no excuse for keeping dont ask dont tell

No Excuse For Keeping Don’t Ask, Don’t Tell

IRAQ BARAK OBAMAYesterday was National Coming Out Day today, and last night, U.S. President Barack Obama gave a speech before the Human Rights Council.  He made many promises, such as repealing the Defense of Marriage Act, and ending Don’t Ask, Don’t Tell, but offered few specifics on when these things could be expected to happen.

While I support the ending of both policies, I at least can see a technical argument for a short-term continuation of DOMA.  I don’t like the policy itself, but as anyone who follows U.S. politics knows, the wheels of Congress are slow.  Passing a law doesn’t happen with the flick of a magic wand, so we can’t expect anything different for DOMA.

There is also a slight public opinion problem related to repealing the law.  The latest Pew poll shows why gay couples can’t expect any federal benefits soon.  While support for civil unions has risen to 57%, it still lacks a supermajority.  Obviously, I don’t ever expect the idea to reach universal popularity, I’d say it would be very hard to start making strong arguments before that number reaches 60%.

Worse than the number for civil unions are the ones for marriage.  They have been rising steadily over the past year, but are only at 39%.   Taking the number for civil unions and marriage together, repealing DOMA will be a tough argument for any moderate politician to make.  It would be a great thing, of course, but politically, the numbers just are not there; if there is any universal in Washington, it’s that legislators want to be re-elected.  With the coming mid-term elections, it’s just not happening now, or any time in the future.

Don’t Ask, Don’t Tell is a different matter, however.

While those in favor of the policy will no doubt keep up on their arguments about unit cohesion, I’ve never bought it.  It has never made sense to me for one thing.  It treats gays as if they are going to hit on their fellow soldiers at any time, as if their libido is uncontrollable.   This is an old fear, fed perhaps by popular culture’s constant portrayal of all gays as overwhelmingly flamboyant.  In reality, they’re clearly not doing anything of the sort now, and I see no reason to expect that the matter would be different because their unit knows someone among their ranks is gay.  Gays are not any less professional just because their sexual orientation is different.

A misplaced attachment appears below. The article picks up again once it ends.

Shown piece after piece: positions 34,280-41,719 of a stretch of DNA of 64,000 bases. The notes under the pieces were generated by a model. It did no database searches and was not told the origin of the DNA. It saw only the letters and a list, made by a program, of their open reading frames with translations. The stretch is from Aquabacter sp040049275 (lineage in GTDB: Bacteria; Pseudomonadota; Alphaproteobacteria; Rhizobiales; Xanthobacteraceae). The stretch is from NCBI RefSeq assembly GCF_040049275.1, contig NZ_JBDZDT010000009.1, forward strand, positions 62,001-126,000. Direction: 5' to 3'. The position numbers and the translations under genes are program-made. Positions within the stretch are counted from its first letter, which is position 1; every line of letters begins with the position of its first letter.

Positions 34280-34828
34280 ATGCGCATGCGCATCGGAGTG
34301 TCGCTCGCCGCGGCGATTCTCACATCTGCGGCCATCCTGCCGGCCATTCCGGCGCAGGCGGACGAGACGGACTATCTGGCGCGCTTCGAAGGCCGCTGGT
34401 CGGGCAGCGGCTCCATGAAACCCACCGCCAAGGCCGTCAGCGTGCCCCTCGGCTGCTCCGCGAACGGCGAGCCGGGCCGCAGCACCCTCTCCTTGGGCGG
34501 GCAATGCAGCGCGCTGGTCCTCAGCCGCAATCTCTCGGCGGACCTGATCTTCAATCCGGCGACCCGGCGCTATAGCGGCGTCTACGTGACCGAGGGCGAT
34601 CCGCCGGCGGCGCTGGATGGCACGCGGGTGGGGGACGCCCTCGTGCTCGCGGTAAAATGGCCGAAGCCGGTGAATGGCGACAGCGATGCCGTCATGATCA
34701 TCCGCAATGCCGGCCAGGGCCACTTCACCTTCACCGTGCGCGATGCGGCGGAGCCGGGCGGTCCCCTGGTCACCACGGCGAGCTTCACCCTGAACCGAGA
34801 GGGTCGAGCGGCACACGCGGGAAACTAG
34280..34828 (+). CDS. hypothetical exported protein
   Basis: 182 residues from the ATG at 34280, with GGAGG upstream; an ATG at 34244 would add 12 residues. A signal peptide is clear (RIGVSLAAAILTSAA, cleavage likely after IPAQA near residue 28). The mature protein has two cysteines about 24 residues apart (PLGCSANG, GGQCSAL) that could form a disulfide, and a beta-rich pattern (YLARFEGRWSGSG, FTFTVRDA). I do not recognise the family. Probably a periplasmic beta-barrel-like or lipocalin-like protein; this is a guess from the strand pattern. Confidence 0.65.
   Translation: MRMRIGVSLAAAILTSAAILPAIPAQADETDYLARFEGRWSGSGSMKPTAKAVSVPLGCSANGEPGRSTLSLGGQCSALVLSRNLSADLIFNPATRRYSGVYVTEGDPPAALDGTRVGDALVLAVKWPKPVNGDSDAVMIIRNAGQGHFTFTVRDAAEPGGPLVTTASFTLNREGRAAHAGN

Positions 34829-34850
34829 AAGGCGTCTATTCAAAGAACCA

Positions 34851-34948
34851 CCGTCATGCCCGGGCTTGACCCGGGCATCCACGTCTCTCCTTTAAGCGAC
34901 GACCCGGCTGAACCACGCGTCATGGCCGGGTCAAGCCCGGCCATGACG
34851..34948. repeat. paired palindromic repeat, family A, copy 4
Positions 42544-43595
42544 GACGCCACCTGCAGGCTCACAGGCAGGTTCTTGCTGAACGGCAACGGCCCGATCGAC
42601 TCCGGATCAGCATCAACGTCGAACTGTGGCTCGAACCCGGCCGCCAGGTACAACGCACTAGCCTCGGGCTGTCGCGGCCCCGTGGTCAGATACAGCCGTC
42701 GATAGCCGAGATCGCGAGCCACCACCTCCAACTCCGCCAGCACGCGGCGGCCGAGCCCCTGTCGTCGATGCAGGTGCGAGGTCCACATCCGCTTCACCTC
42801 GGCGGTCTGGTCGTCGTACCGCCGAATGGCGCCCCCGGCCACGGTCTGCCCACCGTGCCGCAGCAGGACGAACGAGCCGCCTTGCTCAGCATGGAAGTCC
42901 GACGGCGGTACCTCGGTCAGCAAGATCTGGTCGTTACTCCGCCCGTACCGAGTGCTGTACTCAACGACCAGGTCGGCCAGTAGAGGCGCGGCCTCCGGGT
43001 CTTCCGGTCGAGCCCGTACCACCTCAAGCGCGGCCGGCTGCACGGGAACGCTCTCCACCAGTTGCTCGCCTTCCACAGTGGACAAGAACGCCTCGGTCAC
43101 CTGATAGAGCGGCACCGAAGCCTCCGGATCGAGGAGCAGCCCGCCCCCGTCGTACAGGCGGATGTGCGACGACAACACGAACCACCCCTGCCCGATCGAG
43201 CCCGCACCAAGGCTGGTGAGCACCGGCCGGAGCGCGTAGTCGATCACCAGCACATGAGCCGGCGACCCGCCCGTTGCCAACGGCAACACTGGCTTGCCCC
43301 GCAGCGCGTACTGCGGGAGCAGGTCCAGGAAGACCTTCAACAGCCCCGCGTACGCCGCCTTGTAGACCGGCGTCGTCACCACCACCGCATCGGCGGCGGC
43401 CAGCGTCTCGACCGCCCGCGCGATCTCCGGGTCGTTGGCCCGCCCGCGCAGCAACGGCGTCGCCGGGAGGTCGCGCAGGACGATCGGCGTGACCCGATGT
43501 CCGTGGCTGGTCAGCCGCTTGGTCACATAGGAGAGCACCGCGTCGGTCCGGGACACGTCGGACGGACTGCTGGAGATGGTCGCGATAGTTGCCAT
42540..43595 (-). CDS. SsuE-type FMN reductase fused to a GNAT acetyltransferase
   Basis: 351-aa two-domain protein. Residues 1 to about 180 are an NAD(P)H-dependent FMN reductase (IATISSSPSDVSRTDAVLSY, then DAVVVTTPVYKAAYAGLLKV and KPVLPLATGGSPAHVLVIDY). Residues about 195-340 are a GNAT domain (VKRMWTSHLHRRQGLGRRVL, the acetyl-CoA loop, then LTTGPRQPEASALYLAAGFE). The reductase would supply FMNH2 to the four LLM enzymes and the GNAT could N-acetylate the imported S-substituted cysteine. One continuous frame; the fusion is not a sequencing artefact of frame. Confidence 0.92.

So, without a legitimate reason to keep up the policy, why is it still enacted?  Search me.  In his speech last night, Obama said that policy was being reviewed by Congress.  But this is unnecessarily passing the buck.  While DOMA must be reviewed and repealed by Congress, military operations are a matter for the Executive Branch.  In less than a paragraph, Obama could overturn this policy, yet he does not.  Why?

It might be because Obama fears a backlash from the religious wing of the right, but if that’s so, Obama needs to get some backbone.  If he hadn’t noticed, that branch of the GOP has considerably less sway than they did before the 2004 election.  People are more concerned now-a-days about paying their bills, not about what two consenting people are doing in their bedroom.  Gay marriage was by-and-large a state issue during 2008.  It was barely covered in the presidential race.  I think the President has little to worry about in term of political implications of ending the policy.

Ending Don’t Ask, Don’t Tell would go a long way toward showing respect for our troops, all of them.  It would no doubt allow gay and lesbian servicemembers themselves serve more comfortably, not having to worry about tip-toeing around any discussion that might arise about relationships.  And it would stop the punishment of a group of people just because they are different from the mainstream.

The United States military has had to discharge about 13,000 service members since the policy was started.  That’s a large chunk of the Afghanistan troop request General McChrystal made to Obama.  Fifty-four Arabic translators have had to leave the military in this time.  With the War on Terror still rolling strong, this is hardly a resource we can afford to lose.

Obama’s supposed deference to Congress on this issue is just an excuse.  It is commendable that he values their opinion, but all the evidence I’ve seen, from opinion polls, to some of the military’s top brass, suggests that the mood in the U.S. toward having gays serve openly in the military has changed sufficiently enough to drop the policy.  But Obama will wait, ostensibly until he’s heard Congress’ view on the matter, but nobody really knows for sure.  Ending Don’t Ask, Don’t Tell is not a top priority item, giving the recession, the health care debate, and the two wars themselves.  However, it is so ridiculously easy to end that there isn’t really a reason to not do it as soon as possible.